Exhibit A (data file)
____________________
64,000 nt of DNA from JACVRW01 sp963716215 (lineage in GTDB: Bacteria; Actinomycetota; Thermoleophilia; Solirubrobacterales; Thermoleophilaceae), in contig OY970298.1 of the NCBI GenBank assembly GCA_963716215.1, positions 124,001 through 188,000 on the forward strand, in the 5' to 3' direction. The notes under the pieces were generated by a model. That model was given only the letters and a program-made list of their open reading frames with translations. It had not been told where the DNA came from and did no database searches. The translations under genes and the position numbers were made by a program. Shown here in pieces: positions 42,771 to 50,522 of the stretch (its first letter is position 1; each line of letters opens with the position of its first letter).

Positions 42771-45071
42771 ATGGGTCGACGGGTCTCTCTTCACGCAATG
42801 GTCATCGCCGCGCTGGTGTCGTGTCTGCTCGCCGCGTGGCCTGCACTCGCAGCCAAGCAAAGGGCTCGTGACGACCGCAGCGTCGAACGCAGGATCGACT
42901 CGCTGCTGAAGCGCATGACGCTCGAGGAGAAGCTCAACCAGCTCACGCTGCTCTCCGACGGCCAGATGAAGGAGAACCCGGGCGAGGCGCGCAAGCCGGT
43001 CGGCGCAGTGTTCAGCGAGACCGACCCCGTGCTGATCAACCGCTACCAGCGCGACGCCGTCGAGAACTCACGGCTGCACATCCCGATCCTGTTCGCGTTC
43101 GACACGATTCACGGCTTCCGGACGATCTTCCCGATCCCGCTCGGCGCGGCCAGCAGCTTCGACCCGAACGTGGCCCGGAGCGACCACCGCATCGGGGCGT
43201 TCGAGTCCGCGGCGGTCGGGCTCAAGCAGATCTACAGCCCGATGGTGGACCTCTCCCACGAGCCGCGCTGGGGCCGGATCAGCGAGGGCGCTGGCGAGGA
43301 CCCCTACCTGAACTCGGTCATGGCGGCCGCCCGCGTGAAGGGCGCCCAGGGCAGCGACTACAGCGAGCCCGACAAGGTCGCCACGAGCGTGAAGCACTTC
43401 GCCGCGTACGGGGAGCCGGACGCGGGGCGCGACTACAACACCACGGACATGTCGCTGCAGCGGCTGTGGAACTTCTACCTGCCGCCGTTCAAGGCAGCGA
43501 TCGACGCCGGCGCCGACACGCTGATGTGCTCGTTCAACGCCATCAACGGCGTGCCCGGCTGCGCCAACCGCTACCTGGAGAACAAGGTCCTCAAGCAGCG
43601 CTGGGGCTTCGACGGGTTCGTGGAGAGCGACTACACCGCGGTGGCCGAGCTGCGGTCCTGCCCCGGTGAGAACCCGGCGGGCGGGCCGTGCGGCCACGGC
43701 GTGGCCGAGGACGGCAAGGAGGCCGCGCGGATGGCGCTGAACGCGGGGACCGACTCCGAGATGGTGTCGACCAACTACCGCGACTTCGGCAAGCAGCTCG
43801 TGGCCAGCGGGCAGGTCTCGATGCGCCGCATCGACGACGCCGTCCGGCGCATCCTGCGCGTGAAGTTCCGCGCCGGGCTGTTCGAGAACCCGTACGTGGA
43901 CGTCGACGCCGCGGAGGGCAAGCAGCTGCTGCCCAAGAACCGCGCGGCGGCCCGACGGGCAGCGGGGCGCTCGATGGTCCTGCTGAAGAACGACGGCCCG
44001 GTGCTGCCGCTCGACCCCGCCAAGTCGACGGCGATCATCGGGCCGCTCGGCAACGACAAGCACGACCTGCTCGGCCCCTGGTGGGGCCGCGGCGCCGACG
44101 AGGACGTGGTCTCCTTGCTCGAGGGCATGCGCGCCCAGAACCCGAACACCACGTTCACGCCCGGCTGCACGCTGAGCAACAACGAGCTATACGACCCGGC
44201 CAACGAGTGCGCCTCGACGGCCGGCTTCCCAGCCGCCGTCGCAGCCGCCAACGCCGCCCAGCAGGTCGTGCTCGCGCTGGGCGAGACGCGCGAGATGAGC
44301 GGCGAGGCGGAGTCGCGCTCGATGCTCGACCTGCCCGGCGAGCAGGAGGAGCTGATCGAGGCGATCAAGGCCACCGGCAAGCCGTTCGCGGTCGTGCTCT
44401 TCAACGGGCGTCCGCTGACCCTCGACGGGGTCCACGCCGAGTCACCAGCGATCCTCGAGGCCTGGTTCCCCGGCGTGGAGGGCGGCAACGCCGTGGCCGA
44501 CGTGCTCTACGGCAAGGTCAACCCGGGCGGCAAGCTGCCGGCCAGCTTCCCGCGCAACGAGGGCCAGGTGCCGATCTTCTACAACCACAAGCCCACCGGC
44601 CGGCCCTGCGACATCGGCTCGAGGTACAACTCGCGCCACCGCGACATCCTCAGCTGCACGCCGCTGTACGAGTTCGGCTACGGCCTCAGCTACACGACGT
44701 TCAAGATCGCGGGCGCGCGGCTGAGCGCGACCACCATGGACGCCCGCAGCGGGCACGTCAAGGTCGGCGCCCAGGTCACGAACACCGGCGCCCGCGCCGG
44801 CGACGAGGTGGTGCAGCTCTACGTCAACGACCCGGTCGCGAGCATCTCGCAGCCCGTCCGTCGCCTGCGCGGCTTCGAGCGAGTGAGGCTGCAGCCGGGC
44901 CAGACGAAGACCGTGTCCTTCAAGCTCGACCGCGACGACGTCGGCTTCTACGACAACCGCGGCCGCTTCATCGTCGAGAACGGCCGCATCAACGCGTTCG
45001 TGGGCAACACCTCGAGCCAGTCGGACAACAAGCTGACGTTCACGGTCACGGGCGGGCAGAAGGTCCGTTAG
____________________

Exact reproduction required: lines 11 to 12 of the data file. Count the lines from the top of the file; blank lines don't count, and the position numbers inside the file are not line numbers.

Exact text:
43501 TCGACGCCGGCGCCGACACGCTGATGTGCTCGTTCAACGCCATCAACGGCGTGCCCGGCTGCGCCAACCGCTACCTGGAGAACAAGGTCCTCAAGCAGCG
43601 CTGGGGCTTCGACGGGTTCGTGGAGAGCGACTACACCGCGGTGGCCGAGCTGCGGTCCTGCCCCGGTGAGAACCCGGCGGGCGGGCCGTGCGGCCACGGC